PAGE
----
Greece faces a deadline Friday to submit a list of specific reforms to the European Union that will unlock nearly $8 billion in bailout funds that it needs to meet loan repayments falling due next month.

Friday, March 13, 2015

Clearly there are some who have not realized the new economic tectonic shift in power towards the East.  The U.S. has an unpayable debt of nearly 200 TRILLION dollars, when you include unfunded liabilities.  The western shadow banking system is hiding over a 1000 TRILLION in derivatives, that have zero backing.  The plain truth is that Russia is dependent on sales of a product that will NEVER recover to its old price level.   $60 a barrel is the new norm.  This is a disaster for the Russian economy.  The prosperity it enjoyed in the days of $100+ a barrel are gone forever.
And worse times are coming for Russia as the Little Russian Psychopath persists with his grossly transparent plan to get a secure land route from Russia to Crimea through puppet "republics" in Soutern Ukraine... RBS, which maintains an office in Russia, said in its full-year results that it had “reduced limits to customers affected by [sanctions], including tightening transactional controls to mitigate credit risk while ensuring sanctions compliance”, and that it had placed restrictions on new business in the country. Its net exposure fell by £120m last year to £1.8bn, around half of which is fully hedged. While half of RBS’s loans to the country are to corporates, most of Barclays’ exposure is to the financial sector. The retreats represent a major pull-back for Britain’s banks in Russia, after a pre-crisis investment splurge. In 2008, at the height of the banking boom, Barclays paid £373m for Expobank, before selling it for an undisclosed sum in 2011. In the same year, HSBC closed its retail banking operations in the country, having opened them just two years earlier. Other banks cut funding last year, including the French bank Société Générale, which is one of the largest foreign lenders in the country.

Sunday, February 8, 2015

Searching for support and "handouts" (from the US) as usual ...

German Chancellor (Merkel) arrives in Washington late  this sunday for upcoming  meetings with President Obama that start Monday..."We think it's wise to have an (...) accord tied to achievements and bench marks,"  = this is a funny statement though.  Anyway,  here's what they will talk about ( this is the "public agenda" - background talks about further economic support from the FED not made public by neither of the participants - Germany needs help for sure):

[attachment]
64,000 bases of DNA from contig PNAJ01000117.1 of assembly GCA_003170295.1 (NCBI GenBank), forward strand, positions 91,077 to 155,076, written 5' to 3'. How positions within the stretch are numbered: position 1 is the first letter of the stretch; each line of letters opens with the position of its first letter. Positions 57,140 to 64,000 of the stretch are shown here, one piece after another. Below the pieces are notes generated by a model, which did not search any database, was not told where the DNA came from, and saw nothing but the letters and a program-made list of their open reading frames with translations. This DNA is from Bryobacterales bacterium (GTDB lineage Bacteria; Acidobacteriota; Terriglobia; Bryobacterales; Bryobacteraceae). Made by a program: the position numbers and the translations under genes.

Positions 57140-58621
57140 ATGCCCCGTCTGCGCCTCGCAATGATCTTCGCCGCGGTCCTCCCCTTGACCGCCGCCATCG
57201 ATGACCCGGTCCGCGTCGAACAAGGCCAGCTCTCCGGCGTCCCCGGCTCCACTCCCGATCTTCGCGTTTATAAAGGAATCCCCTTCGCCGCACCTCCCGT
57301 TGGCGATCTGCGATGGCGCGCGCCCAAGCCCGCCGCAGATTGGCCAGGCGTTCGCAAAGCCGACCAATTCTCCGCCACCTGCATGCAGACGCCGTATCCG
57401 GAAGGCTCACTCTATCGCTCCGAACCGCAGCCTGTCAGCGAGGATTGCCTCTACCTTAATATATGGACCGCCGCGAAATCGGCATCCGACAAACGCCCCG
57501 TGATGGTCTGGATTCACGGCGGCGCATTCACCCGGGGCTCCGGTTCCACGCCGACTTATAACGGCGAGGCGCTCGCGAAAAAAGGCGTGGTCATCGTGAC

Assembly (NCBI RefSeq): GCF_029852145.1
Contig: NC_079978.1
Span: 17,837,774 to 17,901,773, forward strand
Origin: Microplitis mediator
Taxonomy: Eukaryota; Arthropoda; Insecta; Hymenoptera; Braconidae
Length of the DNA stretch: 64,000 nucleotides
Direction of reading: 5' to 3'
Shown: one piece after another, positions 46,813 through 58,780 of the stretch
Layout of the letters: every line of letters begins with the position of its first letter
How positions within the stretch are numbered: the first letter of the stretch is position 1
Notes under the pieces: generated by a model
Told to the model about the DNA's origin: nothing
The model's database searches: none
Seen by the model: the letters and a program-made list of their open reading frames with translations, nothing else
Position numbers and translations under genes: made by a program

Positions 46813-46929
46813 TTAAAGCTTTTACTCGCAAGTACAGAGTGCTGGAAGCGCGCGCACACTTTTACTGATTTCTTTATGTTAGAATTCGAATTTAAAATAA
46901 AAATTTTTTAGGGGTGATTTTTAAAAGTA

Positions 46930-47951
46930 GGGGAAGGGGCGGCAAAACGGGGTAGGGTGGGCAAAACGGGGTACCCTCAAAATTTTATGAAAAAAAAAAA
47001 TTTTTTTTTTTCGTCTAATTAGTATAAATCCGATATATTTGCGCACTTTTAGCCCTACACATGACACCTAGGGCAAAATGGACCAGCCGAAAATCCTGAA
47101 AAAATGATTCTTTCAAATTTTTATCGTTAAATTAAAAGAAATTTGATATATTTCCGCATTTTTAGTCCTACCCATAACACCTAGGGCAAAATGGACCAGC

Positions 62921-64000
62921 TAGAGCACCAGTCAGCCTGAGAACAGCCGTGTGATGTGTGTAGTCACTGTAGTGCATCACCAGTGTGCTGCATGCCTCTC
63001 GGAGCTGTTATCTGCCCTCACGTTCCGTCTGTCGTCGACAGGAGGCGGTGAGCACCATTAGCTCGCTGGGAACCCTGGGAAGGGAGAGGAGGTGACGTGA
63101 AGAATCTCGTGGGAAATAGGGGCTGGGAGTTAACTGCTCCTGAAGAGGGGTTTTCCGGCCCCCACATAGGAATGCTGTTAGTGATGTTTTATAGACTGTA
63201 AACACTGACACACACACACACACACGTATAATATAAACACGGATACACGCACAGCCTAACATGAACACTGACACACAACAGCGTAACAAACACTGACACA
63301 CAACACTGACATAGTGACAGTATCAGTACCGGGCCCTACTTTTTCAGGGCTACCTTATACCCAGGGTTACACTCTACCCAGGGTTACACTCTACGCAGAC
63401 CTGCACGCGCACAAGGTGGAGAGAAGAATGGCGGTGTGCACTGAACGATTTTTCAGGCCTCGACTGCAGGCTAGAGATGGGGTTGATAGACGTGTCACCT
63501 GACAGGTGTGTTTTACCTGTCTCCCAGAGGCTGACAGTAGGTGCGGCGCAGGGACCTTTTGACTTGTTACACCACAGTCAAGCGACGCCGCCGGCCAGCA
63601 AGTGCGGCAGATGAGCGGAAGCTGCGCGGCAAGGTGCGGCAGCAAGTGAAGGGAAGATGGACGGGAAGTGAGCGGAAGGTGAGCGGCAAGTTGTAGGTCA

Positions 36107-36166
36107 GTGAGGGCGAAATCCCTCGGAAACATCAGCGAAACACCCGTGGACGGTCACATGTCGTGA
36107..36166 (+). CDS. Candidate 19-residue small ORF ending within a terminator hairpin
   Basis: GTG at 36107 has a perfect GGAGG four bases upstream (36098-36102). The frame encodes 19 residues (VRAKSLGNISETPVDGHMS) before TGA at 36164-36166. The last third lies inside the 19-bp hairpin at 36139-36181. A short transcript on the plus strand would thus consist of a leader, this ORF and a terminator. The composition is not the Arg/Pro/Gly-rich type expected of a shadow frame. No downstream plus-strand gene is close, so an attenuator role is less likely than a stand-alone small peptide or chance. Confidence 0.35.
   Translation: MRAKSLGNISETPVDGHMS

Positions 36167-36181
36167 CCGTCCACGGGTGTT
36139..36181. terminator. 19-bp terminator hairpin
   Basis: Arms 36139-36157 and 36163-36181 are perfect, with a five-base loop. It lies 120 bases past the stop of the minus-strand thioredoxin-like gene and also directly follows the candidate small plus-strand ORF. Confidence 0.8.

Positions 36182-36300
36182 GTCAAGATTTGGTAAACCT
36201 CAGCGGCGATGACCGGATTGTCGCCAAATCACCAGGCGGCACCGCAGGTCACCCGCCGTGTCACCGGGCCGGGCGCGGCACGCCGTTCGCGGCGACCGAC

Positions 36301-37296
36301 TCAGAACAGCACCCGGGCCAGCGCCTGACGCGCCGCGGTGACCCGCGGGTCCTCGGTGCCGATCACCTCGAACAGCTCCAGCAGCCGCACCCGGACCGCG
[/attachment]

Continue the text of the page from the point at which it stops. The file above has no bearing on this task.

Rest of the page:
"One of the most pressing issues is the crisis in Ukraine," said Peter Wittig, Germany's ambassador to Washington. "All of us are concerned this is a spiraling military conflict. We want to explore the diplomatic options."  Merkel's visit comes as Obama considers providing modern weapons to Ukraine, which has been losing territory in the country's eastern regions to pro-Russian separatists armed with tanks and personnel carriers sporting Russia's most advanced armor.
Ukrainian President Petro Poroshenko on Saturday asked Western leaders at the Munich Security Conference to push for a quick cease-fire and defensive weapons capable of countering the separatists' armored assaults... Merkel, French President Francois Hollande and Russian President Vladimir Putin agreed Friday during a meeting in Moscow to draft a peace plan for Ukraine based on ideas proposed by Putin and Poroshenko, but previous agreements have fallen apart even as the conflict has resulted in more than 5,300 dead in Ukraine.  Merkel has opposed sending weapons to Ukraine. On Saturday, she said she "cannot imagine any situation in which improved equipment for the Ukrainian army leads to President Putin being so impressed that he believes he will lose militarily," according to the Associated Press.  Wittig, who briefed reporters in Washington in advance of Merkel's visit, said that if the West delivered weapons to Ukraine, "Moscow would probably reciprocate" by providing separatists with more weapons.  "How far are we willing to escalate that military spiral? I'm not sure that we are," Wittig said.
Finally, the two leaders will discuss a thorny trade pact, the Transatlantic Trade and Investment Partnership (TTIP), which would unite the economies of the USA and the 28-nations of the European Union. The deal would eliminate most trade barriers for many products and financial services.
Backers say it could produce free-market prosperity, but the negotiations have also been controversial because the pact would increase competition. Greece's new leftist ruling party, Syriza, has said it opposes the plan.
Obama and Merkel will also discuss a training center Germany is setting up in Erbil, in Kurdish-controlled Iraq, to train and provide arms to Kurdish Peshmerga forces fighting against the Islamic State, which has seized territory in Iraq and Syria. Merkel will also discuss German interest in pursuing other tracks of destabilizing the militant group, including counter-financing and supporting messages that de-legitimize the group's claims that its actions, including the murder by fire last month of a captured Jordanian pilot, are backed by Muslim religious ideals.
Source - USA Today